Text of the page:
Steve Whitaker, Literary Correspondent
Poem Of The Week: 'Snow' By Edward Thomas
At a time of apparently relentless deluge, we might yearn for the muffling silence of the white stuff. When streams become rivers and rivers become lakes, changed landscapes throw our sense of proportion, leave us at our lowest annual ebb, incarcerated by the twin spectres of SAD and looming climate emergency. Snow is a handy cognitive corrective, unless you are a hill farmer in which case it is almost certainly an airborne punishment.
In the gloom of whiteness,
In the great silence of snow,
A child was sighing
And bitterly saying: ‘Oh,
They have killed a white bird up there on her nest.
The down is fluttering from her breast!’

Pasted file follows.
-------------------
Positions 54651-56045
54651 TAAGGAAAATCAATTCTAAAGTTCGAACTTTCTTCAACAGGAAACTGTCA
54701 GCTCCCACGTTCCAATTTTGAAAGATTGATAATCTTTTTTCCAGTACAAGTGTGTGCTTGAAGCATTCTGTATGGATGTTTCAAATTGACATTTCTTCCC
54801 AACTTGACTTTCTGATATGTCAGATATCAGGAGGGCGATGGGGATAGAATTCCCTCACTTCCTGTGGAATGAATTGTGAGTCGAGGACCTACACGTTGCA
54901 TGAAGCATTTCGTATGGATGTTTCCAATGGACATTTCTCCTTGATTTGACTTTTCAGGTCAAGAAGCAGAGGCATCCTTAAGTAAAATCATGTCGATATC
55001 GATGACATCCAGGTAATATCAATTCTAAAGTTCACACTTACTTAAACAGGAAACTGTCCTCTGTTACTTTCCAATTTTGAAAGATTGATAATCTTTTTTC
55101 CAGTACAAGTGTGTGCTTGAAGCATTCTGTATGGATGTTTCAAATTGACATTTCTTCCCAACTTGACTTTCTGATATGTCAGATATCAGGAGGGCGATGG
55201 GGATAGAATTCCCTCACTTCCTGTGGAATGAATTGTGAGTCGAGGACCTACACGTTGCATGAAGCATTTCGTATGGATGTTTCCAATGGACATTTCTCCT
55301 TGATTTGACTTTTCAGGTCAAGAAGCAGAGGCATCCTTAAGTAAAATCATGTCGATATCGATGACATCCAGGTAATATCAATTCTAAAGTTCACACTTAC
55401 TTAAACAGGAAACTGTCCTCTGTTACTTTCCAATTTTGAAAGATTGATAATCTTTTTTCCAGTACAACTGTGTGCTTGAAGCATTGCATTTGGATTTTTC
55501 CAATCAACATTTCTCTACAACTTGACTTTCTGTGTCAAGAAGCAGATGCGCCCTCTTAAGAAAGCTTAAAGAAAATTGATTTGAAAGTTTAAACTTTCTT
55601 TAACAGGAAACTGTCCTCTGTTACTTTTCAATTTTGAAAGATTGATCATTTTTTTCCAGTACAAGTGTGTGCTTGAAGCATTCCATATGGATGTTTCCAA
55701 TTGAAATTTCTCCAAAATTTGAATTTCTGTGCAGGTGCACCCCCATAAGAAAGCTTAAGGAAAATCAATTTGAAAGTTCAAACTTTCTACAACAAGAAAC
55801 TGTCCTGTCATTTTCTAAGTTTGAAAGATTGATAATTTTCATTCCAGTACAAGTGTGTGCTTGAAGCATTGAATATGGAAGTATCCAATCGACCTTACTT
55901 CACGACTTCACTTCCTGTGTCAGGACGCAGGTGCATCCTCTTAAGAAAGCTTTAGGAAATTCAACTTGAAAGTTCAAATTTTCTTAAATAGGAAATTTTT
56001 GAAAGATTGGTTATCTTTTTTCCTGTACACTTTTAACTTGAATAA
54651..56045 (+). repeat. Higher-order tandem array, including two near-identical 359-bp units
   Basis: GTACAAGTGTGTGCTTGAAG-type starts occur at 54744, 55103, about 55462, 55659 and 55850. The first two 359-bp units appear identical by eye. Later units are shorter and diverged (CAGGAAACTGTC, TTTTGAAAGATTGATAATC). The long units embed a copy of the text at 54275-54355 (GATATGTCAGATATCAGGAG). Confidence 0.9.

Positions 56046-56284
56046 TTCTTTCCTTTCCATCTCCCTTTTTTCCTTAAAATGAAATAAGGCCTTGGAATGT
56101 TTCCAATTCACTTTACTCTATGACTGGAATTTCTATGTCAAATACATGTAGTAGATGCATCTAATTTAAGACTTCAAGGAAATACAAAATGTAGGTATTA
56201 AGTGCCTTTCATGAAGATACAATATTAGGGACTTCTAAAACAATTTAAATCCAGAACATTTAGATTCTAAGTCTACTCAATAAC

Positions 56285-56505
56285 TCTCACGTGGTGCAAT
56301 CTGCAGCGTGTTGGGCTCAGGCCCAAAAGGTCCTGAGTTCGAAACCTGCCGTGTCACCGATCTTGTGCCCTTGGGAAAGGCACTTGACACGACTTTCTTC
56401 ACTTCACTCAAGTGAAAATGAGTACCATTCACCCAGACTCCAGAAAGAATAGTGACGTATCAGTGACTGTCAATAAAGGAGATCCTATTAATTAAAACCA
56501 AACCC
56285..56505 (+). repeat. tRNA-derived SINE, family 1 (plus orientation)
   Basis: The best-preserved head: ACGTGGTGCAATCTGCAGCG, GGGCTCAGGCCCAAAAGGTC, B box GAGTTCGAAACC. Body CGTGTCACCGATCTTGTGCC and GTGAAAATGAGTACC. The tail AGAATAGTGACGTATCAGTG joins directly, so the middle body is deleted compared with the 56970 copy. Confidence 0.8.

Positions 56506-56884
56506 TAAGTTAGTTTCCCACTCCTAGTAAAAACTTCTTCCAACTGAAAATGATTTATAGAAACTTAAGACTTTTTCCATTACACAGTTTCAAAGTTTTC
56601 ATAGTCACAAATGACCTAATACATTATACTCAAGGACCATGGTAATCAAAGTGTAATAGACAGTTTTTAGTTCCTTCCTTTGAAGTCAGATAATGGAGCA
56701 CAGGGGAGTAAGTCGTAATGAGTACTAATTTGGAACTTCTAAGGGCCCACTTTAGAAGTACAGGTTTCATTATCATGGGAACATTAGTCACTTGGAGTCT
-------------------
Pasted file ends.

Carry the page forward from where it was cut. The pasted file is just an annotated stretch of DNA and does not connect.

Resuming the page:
And still it fell through that dusky brightness
On the child crying for the bird of the snow.
Edward Thomas’ strange and beautiful poem disturbs the ground on which its own theme reflects: from the oxymoron of the first line, to the shock of a death against the pristine backdrop of snow, our feeling of anticipation dissolves in the languid solemnity of the narrator’s mood. And mood, as Tennyson found, colours perception; the appearance of snow may energise, or it may enervate, as the hollow dynamic of the poet’s tone reveals.
The bird, here, is fabular, symbolic – the meaning of its death as resonant to the child as Coleridge’s albatross, its feathers falling from a heavy sky. The sepulchre of snow is whited by the terrible irony of innocence besmirched. The child’s fastidious, exclusionary focus on the bird, as though it was an emblem of the wintry element which enshrouds it, closes her imagination to the possibility of light. Thomas’ extraordinary use of sibilance casts his tableau in hermetic perpetuity; a sigh is exhaled for eternity.